Outsourcing executive intelligence gathering
When we think of intelligence gathering, we often overlook the intelligence needs of the executive wing.
We have had a number of clients for whom we prepared intelligence reports that we referred to as newsfeeds. Based on long experience, we have discovered that executives often need a quick but thorough overview of what is going on in their industry on a daily basis, based on open source news reports.
The key term here quick. In our experience, this translates to a maximum of twenty articles, although there have been rare occasions where there have been one or two more than that, and on January 2nd the number is generally rather lower. Remember that the goal is to get significant information, not every piece of information.
Oddly, preparing the newsfeed is unexpectedly time consuming, and can take anywhere from a half day to three quarters of a day. Actually, it would be more accurate to say a half night to three-quarters of a night. This is because you want the report to go out around 6 A.M., and you want it to be the morning’s news rather than last evening’s news.
For most industries there will be a handful of primary sources, and fifty to a hundred supplementary sources. What happens in practice is that you get half of the stories or more from the primary sources, then spend an unconscionable amount of time finding the rest.
Putting aside the location of the sources, and a certain gift for locating information, it is clear that putting together such a newsfeed could be done in-house, so why would someone farm this out?
First, the job is usually given to someone in either corporate communications or competitive intelligence, which, on the surface, seems logical. But there are two problems with this. The first problem is most departmental people work from 9ish to 5ish, which means that you might get a current evening newsfeed arriving on your desk just as you are ready to go home, but not in the morning. The second problem is that departmental people have other tasks in their job description which can’t be put off forever, and they tend to get yanked off the newsfeed to do those jobs.
Which means the newsfeed doesn’t get done. Because of this, most of the executive newsfeeds we have done have originally been delegated to corporate communications or competitive intelligence, who gladly pass it to us so that they can do their other work.
Now, it might seem that since the information that goes into these reports is all open source material, it will all be common knowledge. This is partly true, in fact, However, timing is everything, and the earlier intelligence is available, the higher the probability that it will move up the food chain from data to information to knowledge (and, hopefully, eventually, to wisdom). Most important, we would like to be able to make use of this data or information or knowledge as early as possible.
As an example, there are a lot of companies who make televisions, and there are a lot of consumers who buy televisions. The CRT market has become a commodity market with slim margins, but the large screen home market is a growing arena. And in a while high definition TV will finally be a reality.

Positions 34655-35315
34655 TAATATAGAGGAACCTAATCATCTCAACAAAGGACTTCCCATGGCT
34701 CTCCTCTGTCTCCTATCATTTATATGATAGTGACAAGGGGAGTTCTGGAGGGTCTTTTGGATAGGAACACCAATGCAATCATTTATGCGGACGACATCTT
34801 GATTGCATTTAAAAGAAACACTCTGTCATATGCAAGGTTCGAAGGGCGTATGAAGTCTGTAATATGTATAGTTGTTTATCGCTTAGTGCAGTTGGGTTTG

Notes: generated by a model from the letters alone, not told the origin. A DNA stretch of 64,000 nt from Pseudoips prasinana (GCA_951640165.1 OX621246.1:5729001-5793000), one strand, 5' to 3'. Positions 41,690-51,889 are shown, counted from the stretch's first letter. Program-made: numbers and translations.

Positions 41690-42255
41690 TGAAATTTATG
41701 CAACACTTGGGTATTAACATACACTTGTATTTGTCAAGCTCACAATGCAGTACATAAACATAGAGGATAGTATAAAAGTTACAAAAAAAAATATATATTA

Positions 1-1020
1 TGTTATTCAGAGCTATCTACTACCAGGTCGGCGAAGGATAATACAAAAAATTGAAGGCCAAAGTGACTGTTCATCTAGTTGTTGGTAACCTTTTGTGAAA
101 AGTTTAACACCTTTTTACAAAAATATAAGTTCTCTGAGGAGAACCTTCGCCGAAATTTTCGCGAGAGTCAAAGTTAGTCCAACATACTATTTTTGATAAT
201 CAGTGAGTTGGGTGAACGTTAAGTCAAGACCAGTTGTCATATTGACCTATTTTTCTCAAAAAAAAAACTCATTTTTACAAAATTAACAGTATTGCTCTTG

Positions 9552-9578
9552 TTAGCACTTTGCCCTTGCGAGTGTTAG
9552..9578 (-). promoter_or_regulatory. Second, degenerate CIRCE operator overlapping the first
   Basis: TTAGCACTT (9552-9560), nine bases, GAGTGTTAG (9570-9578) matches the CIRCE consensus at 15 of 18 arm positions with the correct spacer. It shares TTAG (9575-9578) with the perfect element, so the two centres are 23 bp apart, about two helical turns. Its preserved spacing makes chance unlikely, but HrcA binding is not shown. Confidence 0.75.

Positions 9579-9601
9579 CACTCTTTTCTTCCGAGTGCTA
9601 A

Now think for a moment about SpatiaLight, [Nasdaq: HDTV, http://www.spatialight.com/], the Novato,California, company that designs and develops liquid crystal on silicon (LCoS) microdisplays for large screen rear projection televisions sets. SpatiaLight has signed agreements with China’s largest electronics conglomerate, China’s fifth largest TV manufacturer, China’s largest producer of TV tubes, and China’s largest television exporter and fourth largest manufacturer to produce large screen high definition TV systems that we gather will sell, landed in the US, for around $3,500 for a 52 inch model.
Let’s look at this first from the consumer’s point of view. Imagine that you were one of the many people one sees, nose pressed against the store glass, looking at the big, fancy, expensive plasma screen TVs. And you really want one, but aren’t quite ready to shell out ten grand. I’m willing to bet that the anticipated arrival of a SpatiaLight driven machine make you sit back and think.
And if you were a TV manufacturer? While all the information on SpatiaLight is publicly available, I suspect the earlier you were aware of this technology the happier you would be. Putting aside the advance in technology, this device returns the OEM to a significant increase in profit margin, in what has become a low margin commodity industry! You might decide to ignore it, or you might decide to buy the light engine from them and individualize it for your product line (there is a lot of room for additional programming), or try to license the technology from them.
Alternatively, you might decide to throw a lot of money into LCoS research and see if you can overcome their two- to four-year lead (JVC, Hitachi, and others, are playing catch up). In certain places you might try to steal the technology. But whatever you decide, the earlier you have the information, the happier you are likely to be.
And if you were an investor this would have been the kind of thing you wanted to know about when it was trading at $1.50 a share, rather than later, when the public really became aware of it. Public information? Sure! But were you aware of it when you needed to be?
If you are a senior manager, and don’t get a daily newsfeed related to what you do, you should seriously consider having one produced.